the opening rates in January.
Iron and Steel Tiade.
The Cliiin,,. metal dealer does not he.-itate to pay high prices so
long as the market is strong and there are contlinued lprospects of
higher prices; but owing to extremely high freight rates during the
early months of 1916 (as high ashg ; a ton from New York to
Sli nglhai), the price, for n:ilerial delivered in China worked out to
such a large figure and the incr,:i.se had come so suddenly that com-
paratively little material was purchased during the early iimoths of
the yuer. During the summer freight rates declined approximately
54 per cent and although prices were still higher than in tiral
tijmeiv- there was a strong., demand for steel material. This demand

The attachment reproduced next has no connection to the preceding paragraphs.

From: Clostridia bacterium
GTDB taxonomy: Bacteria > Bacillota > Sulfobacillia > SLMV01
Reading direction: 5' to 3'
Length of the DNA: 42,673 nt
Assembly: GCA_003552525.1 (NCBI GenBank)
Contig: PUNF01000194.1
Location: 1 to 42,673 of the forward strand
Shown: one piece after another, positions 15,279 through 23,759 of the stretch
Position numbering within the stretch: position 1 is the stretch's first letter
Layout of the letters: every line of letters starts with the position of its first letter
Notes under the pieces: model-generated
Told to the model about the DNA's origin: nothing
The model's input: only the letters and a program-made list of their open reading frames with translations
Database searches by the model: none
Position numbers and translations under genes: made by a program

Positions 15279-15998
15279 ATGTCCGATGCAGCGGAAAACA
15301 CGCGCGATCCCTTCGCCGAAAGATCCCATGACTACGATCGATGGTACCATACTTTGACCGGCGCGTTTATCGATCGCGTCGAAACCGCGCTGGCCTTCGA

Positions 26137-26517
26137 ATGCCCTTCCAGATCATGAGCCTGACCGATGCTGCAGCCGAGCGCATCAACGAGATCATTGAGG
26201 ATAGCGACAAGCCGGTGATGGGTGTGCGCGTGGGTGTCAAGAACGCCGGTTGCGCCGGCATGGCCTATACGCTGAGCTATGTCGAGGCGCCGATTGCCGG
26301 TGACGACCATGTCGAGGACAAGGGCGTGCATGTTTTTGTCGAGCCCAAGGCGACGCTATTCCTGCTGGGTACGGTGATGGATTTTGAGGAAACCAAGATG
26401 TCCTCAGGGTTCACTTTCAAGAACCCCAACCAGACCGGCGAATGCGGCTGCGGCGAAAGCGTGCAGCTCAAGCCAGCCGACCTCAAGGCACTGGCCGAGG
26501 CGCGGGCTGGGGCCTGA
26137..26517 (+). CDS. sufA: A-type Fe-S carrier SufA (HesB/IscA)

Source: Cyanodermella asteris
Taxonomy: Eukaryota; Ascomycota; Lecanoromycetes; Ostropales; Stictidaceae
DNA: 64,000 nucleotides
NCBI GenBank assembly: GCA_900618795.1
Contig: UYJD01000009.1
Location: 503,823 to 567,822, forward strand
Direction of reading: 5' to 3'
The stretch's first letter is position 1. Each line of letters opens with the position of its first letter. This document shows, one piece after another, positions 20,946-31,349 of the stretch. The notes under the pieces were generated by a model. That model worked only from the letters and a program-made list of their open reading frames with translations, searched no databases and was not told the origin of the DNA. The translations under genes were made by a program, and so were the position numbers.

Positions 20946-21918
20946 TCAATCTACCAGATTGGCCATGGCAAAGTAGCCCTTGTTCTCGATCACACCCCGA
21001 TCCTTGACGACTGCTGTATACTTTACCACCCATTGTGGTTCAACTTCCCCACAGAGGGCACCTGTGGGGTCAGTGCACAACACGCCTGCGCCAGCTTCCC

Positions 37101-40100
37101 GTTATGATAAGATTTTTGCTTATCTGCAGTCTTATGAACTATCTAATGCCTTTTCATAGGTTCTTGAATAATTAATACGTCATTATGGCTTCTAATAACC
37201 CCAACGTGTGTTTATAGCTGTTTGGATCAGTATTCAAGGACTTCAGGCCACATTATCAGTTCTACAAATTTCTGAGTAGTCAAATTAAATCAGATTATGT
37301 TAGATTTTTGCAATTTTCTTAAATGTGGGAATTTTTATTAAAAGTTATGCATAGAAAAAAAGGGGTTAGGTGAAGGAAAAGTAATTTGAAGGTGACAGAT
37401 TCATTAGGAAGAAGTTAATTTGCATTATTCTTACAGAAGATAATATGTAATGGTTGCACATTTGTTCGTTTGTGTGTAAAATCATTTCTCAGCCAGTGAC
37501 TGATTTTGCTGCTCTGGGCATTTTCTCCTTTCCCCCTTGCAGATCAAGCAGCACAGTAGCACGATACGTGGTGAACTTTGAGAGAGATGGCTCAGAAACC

continued with iii;i ul fluctuations to the end of the year and at
inli.ir'.-iuniug prices in ,an'c1r; i e with the increase in market prices in
the United States.








CHINA.


The steel imported into China canie almost entirely from the
United States last year. The British Government placed an em-
bargo on the export of steel from Great Britain, which accounts for
the lack of steel materials from that source. It permitted, however,
exports of wrought iron, and consequently a considerable amount of
wrought-iron gas pipes and other products have reached this market
from the United Kingdom. Japanese rails and bars came in as com-
petitors of American material, but generally speaking the home de-
mands of the Japanese have prevented their making very large
strides in the exportation of steel materials.
In certain special lines, such as thin black sleets, galvanized sheets,
tin plate, and shipbuilding materials, many American manufac-